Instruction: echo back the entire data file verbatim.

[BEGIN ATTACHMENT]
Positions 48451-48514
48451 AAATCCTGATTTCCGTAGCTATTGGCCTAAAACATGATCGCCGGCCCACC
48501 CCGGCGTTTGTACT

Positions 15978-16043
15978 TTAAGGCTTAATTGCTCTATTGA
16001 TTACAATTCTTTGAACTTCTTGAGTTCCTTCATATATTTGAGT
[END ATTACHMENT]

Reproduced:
Positions 48451-48514
48451 AAATCCTGATTTCCGTAGCTATTGGCCTAAAACATGATCGCCGGCCCACC
48501 CCGGCGTTTGTACT

Positions 15978-16043
15978 TTAAGGCTTAATTGCTCTATTGA
16001 TTACAATTCTTTGAACTTCTTGAGTTCCTTCATATATTTGAGT